A Jazz Artist Sings Her History through Poetry

“Skin Folk,” the latest poetry by jazz artist and former professor at Concordia University, Canada, Jeri Brown, is a collection fueled by the past. The main first-person speaker, in the final poem, “kin,” says, “Last year as I prepared for a salvage pickup,/I sifted through much from my past.” It is concrete object that leads to abstract memory that leads to deep exploration of identity. And though this is the final piece in the chapbook, it is meant as a prism by which to read what comes before. People come before – a record of Brown’s personal, socioeconomic and racial kinfolk – and poets and writers come before – literary giants like Langston Hughes and James Baldwin and Cormac McCarthy are evoked here. The poems weave together to form an ethnographical and lyrical tapestry in essay, photo, poem and photograph form.


“Skin Folk” is an ode to character, to archetype, specifically, to women, to the working-class, to strength as well as to vulnerability. Brown opens with the poem, “warrior” and the line, “What do disabled warriors do?” Beginning witha rhetorical question, with the use of juxtaposition, speaks to Brown’s deft ability to balance the humanity of those she seeks to idolize. She follows with “Do they train to become carpenters,/engineers,/bookkeepers and / chauffeurs?” What follows here is Brown’s cue, her entry point into a tracing back, into memory, specifically of those who came before that worked with their hands, their voices, their scents. There is a reverence here, for those who have labored, who have done the glamorous and the thankless work of life. In a long poem “landscape,” Brown says “Pity for those who could not handle the rich / pungent emotional odor…” Here, and elsewhere, enjambment works as a political act, a subtle and significant class awareness that colors the entirety of the chapbook. There is pride here for those who have come first to lay down roots.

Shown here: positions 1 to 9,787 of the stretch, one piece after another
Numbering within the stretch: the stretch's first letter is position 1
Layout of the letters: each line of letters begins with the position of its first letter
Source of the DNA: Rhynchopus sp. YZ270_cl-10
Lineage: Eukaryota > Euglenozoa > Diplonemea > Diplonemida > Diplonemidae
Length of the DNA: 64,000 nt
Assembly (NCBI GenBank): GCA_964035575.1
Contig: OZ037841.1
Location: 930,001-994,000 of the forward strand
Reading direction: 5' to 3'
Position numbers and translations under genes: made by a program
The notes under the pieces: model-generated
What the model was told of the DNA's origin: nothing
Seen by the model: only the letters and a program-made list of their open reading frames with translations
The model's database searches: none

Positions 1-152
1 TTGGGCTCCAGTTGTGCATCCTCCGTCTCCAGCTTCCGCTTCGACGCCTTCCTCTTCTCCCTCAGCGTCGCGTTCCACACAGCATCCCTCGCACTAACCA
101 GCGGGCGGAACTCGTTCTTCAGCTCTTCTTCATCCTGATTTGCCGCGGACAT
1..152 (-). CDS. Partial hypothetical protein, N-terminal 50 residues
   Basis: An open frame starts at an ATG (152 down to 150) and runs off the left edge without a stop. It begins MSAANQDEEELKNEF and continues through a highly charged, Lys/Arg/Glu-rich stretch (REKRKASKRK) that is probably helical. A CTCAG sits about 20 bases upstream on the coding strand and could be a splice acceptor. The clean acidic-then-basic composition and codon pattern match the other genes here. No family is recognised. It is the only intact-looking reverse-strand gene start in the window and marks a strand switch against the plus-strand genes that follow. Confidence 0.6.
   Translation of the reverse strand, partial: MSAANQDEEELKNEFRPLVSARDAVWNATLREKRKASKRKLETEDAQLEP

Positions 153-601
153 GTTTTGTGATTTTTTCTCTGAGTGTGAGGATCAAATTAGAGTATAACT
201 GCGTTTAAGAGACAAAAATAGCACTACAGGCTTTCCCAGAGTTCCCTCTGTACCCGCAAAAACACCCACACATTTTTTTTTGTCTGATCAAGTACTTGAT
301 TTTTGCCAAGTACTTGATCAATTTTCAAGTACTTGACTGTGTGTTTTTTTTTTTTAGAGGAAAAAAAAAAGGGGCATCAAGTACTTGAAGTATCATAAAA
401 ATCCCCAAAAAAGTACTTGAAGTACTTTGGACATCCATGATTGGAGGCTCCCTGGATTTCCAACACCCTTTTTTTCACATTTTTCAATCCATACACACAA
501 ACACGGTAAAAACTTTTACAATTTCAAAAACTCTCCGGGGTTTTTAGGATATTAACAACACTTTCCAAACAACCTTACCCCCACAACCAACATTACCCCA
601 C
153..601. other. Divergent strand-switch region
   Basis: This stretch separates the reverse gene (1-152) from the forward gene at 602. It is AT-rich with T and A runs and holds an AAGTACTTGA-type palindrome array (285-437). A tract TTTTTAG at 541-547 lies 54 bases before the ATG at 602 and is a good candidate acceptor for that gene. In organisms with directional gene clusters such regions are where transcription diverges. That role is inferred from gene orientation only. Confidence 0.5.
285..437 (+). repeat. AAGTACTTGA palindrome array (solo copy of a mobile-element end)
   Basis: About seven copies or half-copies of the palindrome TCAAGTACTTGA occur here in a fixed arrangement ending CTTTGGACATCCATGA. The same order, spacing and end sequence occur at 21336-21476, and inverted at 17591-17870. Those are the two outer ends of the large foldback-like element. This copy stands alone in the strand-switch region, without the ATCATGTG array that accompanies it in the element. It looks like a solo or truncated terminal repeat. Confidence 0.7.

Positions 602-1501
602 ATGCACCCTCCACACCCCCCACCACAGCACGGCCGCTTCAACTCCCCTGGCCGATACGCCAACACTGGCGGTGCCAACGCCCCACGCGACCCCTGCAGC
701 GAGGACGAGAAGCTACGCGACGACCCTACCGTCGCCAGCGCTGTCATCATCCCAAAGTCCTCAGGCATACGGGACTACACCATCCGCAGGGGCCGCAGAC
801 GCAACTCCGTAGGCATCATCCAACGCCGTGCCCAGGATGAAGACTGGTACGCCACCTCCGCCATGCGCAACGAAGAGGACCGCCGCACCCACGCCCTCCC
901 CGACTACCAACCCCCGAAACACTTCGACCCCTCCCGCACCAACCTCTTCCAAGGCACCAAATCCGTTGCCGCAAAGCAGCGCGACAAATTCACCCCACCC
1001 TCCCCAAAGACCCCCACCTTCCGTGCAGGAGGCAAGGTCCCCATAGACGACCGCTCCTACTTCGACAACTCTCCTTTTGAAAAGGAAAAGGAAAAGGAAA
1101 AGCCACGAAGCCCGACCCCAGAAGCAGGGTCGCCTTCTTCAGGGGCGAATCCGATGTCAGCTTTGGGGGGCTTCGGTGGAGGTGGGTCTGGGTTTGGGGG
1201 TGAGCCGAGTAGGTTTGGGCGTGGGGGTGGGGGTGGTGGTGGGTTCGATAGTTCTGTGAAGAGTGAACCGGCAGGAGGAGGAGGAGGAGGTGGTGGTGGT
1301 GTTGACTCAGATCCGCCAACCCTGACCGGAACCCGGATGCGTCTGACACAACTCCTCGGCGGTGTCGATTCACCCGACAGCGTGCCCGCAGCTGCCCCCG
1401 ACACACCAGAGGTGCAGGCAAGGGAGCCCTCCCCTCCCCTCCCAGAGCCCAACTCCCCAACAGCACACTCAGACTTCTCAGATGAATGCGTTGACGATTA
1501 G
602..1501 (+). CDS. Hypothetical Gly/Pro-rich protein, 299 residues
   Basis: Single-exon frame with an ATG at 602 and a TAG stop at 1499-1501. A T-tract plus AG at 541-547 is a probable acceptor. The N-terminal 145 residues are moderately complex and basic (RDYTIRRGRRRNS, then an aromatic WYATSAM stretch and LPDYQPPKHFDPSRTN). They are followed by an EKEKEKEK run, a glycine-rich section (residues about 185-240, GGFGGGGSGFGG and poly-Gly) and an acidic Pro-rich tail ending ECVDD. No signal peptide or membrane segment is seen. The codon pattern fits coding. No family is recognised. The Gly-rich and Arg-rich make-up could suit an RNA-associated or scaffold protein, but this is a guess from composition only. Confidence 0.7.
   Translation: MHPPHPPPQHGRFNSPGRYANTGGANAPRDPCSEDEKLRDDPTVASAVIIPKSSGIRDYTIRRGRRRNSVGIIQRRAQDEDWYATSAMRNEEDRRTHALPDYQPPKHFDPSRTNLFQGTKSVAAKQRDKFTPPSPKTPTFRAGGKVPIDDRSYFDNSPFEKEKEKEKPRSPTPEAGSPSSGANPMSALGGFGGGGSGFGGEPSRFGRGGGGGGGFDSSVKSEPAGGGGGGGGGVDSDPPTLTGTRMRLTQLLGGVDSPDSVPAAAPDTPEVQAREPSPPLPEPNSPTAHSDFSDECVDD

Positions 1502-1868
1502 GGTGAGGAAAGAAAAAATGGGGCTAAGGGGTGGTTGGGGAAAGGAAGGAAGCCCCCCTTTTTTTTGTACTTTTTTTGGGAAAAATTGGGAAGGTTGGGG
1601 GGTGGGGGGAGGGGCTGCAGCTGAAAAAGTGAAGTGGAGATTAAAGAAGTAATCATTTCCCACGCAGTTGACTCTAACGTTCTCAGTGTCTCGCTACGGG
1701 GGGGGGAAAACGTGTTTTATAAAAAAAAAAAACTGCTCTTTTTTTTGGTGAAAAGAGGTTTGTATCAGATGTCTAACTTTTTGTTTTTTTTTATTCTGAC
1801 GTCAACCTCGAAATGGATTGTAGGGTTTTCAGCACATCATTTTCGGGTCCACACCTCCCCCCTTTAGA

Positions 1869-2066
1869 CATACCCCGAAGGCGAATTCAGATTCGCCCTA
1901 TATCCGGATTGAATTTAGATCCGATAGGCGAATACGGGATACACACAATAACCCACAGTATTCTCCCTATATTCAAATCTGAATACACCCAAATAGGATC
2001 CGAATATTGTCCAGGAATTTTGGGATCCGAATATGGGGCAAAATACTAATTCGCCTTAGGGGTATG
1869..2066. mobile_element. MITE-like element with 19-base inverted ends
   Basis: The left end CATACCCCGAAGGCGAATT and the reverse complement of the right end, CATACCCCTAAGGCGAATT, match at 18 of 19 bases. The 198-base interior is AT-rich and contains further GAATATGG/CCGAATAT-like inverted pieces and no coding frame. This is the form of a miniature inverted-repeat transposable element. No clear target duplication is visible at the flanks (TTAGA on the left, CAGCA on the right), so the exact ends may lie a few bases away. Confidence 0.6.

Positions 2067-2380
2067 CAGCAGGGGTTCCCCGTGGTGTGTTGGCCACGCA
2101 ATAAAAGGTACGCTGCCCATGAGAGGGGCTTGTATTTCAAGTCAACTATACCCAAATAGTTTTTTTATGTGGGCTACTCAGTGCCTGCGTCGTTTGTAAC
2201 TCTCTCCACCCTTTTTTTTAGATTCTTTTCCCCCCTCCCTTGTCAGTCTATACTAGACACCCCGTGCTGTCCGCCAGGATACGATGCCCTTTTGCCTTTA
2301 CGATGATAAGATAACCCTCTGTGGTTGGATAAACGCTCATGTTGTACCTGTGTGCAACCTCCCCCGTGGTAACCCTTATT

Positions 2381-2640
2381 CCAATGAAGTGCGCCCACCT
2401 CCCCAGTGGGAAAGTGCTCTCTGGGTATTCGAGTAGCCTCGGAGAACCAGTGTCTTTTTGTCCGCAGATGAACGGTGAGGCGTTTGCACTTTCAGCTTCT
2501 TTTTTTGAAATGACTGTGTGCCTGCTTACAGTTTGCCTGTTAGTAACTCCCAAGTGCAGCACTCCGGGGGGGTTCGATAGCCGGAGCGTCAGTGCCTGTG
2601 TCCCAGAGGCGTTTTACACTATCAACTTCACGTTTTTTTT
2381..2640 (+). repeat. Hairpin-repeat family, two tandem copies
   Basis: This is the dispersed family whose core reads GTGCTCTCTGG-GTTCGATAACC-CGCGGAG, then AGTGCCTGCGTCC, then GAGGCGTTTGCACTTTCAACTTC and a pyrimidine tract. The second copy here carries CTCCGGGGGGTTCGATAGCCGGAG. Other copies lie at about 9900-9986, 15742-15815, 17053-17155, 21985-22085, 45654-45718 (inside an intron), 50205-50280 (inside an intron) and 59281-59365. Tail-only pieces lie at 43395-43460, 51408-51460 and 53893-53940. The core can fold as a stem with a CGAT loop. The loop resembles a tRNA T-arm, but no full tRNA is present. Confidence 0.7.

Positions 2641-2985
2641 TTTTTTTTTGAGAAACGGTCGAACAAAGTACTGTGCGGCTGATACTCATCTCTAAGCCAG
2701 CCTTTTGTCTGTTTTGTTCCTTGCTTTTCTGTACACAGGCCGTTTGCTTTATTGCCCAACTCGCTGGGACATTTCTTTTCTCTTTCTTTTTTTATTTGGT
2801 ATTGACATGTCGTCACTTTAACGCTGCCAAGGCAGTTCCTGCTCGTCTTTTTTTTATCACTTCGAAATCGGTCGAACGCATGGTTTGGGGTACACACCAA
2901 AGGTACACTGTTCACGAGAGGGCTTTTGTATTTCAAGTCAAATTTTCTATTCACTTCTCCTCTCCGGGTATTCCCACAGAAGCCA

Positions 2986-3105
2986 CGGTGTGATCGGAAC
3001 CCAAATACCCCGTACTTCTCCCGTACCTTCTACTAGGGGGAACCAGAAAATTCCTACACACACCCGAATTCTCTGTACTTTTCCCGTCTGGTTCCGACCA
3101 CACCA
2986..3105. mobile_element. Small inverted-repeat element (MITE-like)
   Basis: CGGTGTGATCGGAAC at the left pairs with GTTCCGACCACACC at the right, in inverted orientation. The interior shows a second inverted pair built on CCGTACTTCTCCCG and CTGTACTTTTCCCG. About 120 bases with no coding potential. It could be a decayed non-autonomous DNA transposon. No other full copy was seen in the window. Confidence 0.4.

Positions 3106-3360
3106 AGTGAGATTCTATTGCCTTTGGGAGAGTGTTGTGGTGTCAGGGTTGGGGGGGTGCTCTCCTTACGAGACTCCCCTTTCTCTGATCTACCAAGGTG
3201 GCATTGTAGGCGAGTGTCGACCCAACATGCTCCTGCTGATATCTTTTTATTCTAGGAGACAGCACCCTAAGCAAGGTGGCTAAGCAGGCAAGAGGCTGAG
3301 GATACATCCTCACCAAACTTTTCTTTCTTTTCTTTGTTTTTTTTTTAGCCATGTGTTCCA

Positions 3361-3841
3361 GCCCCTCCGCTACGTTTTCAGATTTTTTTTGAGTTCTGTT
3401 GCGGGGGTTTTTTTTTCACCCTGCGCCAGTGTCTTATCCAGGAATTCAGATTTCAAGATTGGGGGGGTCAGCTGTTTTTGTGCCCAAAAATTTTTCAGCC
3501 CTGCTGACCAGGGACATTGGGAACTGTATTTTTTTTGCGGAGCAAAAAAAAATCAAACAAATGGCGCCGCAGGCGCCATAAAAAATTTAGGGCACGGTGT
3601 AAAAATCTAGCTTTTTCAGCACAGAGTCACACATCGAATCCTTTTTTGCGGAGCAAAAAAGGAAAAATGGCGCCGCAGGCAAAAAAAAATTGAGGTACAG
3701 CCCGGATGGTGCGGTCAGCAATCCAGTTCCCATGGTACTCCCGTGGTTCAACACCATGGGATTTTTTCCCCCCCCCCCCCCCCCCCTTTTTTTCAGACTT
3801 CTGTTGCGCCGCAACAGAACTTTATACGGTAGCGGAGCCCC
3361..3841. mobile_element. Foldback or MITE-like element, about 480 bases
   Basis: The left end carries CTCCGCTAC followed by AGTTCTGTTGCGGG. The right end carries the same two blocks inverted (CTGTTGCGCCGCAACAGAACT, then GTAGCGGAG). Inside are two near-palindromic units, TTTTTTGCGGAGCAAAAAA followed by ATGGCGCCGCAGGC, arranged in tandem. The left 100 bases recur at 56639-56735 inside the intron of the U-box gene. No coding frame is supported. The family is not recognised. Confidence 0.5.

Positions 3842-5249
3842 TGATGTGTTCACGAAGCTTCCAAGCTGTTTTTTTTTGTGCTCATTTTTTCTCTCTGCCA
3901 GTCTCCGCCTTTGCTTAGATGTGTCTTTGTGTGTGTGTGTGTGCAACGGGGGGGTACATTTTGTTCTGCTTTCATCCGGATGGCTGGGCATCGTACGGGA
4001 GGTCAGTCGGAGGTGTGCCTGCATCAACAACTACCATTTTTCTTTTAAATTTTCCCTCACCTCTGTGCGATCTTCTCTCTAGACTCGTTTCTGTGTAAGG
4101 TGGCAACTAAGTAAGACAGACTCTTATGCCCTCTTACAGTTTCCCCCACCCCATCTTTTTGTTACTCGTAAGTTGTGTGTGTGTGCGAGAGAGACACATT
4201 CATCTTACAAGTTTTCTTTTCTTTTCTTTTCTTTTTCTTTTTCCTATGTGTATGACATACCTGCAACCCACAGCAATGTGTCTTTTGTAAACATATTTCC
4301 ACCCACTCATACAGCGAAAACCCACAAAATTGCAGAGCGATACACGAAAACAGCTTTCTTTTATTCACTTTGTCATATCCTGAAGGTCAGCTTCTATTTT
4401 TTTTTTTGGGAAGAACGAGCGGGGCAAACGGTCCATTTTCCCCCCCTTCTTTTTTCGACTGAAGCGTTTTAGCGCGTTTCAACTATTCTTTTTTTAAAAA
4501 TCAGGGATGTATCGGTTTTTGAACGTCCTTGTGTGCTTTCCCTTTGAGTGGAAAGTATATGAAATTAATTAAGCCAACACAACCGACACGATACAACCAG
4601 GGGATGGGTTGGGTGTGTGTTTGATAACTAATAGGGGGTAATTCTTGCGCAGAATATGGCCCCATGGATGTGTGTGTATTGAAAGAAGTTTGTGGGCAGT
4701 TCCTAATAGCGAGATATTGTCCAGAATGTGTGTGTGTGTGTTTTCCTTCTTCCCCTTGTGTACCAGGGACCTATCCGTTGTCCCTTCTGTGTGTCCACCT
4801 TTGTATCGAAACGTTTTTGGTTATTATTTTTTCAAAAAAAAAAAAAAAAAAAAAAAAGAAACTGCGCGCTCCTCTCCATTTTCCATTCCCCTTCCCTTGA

Much of the book is comprised of third-person prose-poem blocks that operate as eulogy, death and life notice, utilizing colors and textures, third-person perspective and dialogue, photos and drawings, functioning almost as persona poetry to illuminate social life and culture. It is this overlay that is the triumph of the book, Brown’s squarely placing her speaker in the position of context, of inheritance, of the tradition of migrations (we travel from the American South to Norway and finally to Quebec). Perhaps this is why the “I” figures in so lightly, so humbly, until the final pages. It can’t be itself until it has traced these iterations and reconfigurations that precede it.


While the balance of the collection might benefit from even more of the “I” and her subjective meditations on the cataloging she presents, when it does appear, the presence is beautifully complex and confessional. Brown names one of the most significant first-person poems, “fled to my past,” whose prepositional phrasing is intriguing as one might typically flee away from instead of towards. “Fled” suggests a need to leave because of oppressive factors. In “Skin Folk,” though, Brown and her speaker can only understand and embrace the present of understanding by traveling, figuratively and literally, over various physical, musical and ancestral landscapes. There is a sacredness in this that energizes and ignites. “Skin Folk” goes within the skin, to deferentially pursue the convergence of place and person, the complexity of self by what has led to self.

—Vanessa Jimenez Gabb is the author of Images for Radical Politics. She is based in Brooklyn.